A beautiful day today, dry and fairly mild with just a breeze. I took Meg for a long walk around the National Watersports Centre alongside Holme Lock. It’s amazing what you can do with a worked-out gravel pit!
Slalom course, fed from the river.
The main rowing lake, 2 Km long.
We got away at 10:30, into the lock. We weren’t the bonus of having Lock Keepers on duty this week, and this made life a lot easier in these big, deep locks.
Going down Holme Lock
The red cliffs below Radcliffe On Trent force the river around a 90° bend to the NE.
There’s lots of water birds on this stretch.
Tufted Duck in Flight
Heron Sunbathing. Carol’s Caption – “My hairdryer conked out…”
Swans in Flight. I’m pleased with this one.
Under Gunthorpe Bridge, the only road bridge for 24 miles, and through the lock. We had to operate this one ourselves, no-one available to do this for us. (Although Carol did suggest to the lockie at Stoke that if he had nothing to do for 30 minutes…….)
Floating Crane going upstream
Shortly after Gunthorpe we decided to have a brew, so Carol came alongside to collect hers…
From Gunthorpe it’s a very pretty 4½ miles to Hazelford, our intended stop for the weekend. We dropped down through the lock and moored on the steps below.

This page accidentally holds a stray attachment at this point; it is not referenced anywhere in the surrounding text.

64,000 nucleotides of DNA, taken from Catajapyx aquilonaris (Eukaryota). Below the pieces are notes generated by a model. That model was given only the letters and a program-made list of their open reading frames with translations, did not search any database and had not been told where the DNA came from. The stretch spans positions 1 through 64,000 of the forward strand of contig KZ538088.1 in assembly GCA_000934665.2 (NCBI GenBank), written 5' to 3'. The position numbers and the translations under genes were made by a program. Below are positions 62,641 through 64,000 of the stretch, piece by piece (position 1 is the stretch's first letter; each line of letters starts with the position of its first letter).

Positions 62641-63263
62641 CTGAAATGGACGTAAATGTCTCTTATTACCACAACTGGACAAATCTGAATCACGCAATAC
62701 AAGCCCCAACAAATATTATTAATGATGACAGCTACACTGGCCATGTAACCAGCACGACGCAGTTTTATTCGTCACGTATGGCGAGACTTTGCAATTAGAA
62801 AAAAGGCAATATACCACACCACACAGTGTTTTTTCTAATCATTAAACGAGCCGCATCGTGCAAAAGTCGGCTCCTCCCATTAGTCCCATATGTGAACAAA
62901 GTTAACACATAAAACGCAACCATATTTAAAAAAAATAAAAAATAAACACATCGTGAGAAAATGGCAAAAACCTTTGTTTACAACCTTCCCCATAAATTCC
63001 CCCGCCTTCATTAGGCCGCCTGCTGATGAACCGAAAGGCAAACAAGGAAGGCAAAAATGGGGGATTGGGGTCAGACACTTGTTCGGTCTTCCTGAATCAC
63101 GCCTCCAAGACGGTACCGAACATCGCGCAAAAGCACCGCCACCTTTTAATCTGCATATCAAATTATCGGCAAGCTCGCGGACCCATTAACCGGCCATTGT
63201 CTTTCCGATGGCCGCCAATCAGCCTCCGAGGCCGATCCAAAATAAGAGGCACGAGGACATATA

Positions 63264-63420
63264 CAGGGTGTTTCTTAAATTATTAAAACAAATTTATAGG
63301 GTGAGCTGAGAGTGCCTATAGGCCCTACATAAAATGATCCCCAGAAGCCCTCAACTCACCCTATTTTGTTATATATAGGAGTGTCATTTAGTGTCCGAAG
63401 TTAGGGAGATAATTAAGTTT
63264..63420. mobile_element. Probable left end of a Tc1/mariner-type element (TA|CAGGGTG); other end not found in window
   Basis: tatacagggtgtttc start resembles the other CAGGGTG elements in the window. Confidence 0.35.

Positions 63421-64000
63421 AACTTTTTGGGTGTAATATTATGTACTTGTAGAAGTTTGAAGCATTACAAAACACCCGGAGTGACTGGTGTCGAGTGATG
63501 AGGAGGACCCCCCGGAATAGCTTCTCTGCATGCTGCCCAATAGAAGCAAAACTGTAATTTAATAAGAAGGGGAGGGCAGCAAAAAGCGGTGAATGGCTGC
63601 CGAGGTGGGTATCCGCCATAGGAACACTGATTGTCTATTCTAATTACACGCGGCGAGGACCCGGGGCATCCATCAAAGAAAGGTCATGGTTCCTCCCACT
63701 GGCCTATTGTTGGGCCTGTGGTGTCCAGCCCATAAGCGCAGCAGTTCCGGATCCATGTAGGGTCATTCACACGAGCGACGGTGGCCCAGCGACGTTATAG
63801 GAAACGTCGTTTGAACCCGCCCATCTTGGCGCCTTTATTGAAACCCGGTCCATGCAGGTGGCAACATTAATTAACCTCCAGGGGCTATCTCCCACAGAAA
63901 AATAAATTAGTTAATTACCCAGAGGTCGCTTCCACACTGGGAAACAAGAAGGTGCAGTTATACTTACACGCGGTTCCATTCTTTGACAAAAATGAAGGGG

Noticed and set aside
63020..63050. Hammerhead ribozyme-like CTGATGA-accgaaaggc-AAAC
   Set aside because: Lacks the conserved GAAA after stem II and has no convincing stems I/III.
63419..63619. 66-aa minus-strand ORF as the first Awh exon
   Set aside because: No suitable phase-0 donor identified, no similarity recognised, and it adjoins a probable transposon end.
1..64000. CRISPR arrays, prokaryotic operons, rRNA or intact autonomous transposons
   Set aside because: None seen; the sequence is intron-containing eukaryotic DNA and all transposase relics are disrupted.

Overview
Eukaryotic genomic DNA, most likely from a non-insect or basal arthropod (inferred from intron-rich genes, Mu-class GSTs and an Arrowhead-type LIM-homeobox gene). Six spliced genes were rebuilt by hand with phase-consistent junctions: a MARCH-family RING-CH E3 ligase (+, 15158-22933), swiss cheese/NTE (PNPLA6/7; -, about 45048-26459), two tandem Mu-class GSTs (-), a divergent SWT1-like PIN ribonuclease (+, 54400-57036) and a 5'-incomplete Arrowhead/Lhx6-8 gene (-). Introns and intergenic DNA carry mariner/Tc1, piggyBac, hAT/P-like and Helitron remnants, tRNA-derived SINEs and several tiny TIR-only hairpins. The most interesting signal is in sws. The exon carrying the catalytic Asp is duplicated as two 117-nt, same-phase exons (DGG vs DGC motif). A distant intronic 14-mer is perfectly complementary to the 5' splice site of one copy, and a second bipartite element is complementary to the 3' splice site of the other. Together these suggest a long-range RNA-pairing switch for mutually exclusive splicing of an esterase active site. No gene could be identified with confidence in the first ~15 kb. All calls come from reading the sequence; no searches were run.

Heading to the lock you pass the private moorings at Hazelford Ferry. There’s a beautiful Dutch Tjalk here, you wouldn’t think she’s 110 years old!
All through the day the whining of the shaft has been annoying, so as we’d stopped by 14:00 and it was still fine I decided to investigate. I stripped the drive coupling down, and discovered the reason for the noise….
Shouldn’t that be in the middle……?
And here’s why.
One of the engine mounts had vibrated loose, allowing the engine
It took me a couple of hours to re-align the engine to the shaft, and then strip and repack the stern gland. I don’t think there’s been any long term damage to the stern tube bush or gearbox. Needless to say, the other 3 mounts were checked for tightness as well!
All in all a very satisfying day.
Locks 4, miles 12